For my Five On Friday post this week I am once again joining with Amy from Love Made My Home and this week I am showing you more of our long weekend away that we spent in Somerset last week. In particular I thought I would show you some of the rich maritime history of the area that is still evident today.
First of all there were some new plaques on the harbour wall at Minehead that depict the town's rich seafaring history through the ages.
The photos below show two of these plaques, the first shows a 1500's galleon, a full rigged vessel capable of long sea voyages. At the time Minehead was a major port trading on a par with Bristol and Bridgewater. Piracy and privateering were rife and many from Minehead found themselves in this lucrative trade.
The second photo shows a 1700's Tops'l Schooner - in 1703 a great storm wrecked many ships in harbours in the west of the country but Minehead with its sheltered harbour escaped. Local ships would pay a shilling to shelter here for a tide. Trade to and from Minehead had become global and a new harbour had to be built.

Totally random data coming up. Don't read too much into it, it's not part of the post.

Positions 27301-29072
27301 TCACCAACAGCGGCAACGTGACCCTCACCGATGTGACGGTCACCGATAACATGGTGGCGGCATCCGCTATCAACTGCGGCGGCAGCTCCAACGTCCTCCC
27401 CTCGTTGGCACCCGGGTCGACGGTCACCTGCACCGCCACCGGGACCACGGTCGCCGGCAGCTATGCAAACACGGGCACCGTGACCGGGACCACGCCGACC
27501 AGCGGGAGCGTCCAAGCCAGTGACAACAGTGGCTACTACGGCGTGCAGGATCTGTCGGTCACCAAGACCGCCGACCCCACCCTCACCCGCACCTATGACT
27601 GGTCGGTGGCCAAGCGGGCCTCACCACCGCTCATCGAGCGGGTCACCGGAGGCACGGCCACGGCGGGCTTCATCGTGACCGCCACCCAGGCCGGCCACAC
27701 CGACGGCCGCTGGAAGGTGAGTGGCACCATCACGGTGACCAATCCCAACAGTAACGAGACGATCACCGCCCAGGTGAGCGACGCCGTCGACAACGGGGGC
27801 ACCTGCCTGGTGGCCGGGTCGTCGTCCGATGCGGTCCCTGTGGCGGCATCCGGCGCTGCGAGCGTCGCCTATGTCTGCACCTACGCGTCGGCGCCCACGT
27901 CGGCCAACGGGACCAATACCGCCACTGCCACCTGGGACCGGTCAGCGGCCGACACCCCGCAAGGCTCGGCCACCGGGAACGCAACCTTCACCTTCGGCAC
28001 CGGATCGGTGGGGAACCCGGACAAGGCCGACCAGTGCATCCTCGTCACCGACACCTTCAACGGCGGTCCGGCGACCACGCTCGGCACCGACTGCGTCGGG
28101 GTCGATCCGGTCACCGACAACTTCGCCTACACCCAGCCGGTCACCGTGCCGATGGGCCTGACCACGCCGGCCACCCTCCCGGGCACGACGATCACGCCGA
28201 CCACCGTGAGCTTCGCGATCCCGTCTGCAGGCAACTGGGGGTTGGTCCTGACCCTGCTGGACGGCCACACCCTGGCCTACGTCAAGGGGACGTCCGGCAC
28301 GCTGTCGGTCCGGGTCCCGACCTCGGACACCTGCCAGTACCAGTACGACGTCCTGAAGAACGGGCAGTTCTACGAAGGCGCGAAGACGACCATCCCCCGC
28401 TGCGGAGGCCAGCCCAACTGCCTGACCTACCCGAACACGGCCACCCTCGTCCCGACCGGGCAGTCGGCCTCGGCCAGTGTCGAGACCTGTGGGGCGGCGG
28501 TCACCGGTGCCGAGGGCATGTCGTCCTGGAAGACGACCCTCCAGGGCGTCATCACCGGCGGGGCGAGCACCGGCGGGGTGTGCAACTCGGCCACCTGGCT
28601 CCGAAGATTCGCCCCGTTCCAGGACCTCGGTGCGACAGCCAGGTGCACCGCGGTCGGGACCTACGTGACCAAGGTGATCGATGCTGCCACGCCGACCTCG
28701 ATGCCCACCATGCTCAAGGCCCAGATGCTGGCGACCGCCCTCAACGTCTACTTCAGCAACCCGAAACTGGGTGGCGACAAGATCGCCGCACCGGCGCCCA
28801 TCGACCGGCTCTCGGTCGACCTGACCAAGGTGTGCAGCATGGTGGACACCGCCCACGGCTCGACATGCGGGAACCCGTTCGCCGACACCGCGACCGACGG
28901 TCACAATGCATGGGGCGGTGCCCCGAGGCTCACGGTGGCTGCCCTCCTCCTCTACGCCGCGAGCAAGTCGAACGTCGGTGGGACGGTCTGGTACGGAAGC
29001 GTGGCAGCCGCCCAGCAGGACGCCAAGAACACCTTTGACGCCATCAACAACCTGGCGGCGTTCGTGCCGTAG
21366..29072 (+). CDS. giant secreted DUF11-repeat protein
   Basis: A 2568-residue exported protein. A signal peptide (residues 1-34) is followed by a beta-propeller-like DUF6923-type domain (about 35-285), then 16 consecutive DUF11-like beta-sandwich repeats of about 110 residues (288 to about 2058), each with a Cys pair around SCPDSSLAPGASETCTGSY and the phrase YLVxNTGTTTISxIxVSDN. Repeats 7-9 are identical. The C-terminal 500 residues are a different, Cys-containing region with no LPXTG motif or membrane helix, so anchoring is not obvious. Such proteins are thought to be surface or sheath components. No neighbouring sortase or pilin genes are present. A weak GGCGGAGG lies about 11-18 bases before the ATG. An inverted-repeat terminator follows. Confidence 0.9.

The pub and houses near the harbour also show signs of Minehead's seafaring heritage.
Along the coast in Watchet there is yet more evidence of this area's maritime history as Watchet was once an important and bustling port which is quite hard to believe now.
On the esplanade by the harbour is a wonderful statue of Yankee Jack, whose proper name was John Short. John was born in Watchet in 1839 and was one of Watchet's most famous sailors and shantymen. It was a tradition aboard large sailing ships for the crew to sing sea shanties and John had a strong and tuneful voice which often led to him taking a solo role. Over the years he memorised words and tunes of dozens of shanties, many of them being transcribed by Cecil Sharp, an eminent collector of folk songs and shanties. John died in 1933 at the age of 94.
Another statue on the esplanade depicts the Ancient Mariner from Samuel Taylor Coleridge's famous poem 'The Rime of the Ancient Mariner' which was inspired by a visit that Coleridge made to Watchet in 1797.
Coleridge is very much linked with Watchet, an extract from the poem was for many years displayed on one of the old wharf buildings at the harbour although this building is now no more.
Lastly I wanted to show you this mosaic which will form the centre of a new seaspray gallery in Watchet. This was organised by the Watchet Arts Group who invited children and adults to decorate a tile which were used to create the mosaic - a total of 1500 tiles make up the mosaic, many of which were created by pupils from Knights Templar First School at a special arts day.
Do go along and visit Amy's blog where you will find links to more Five On Friday posts.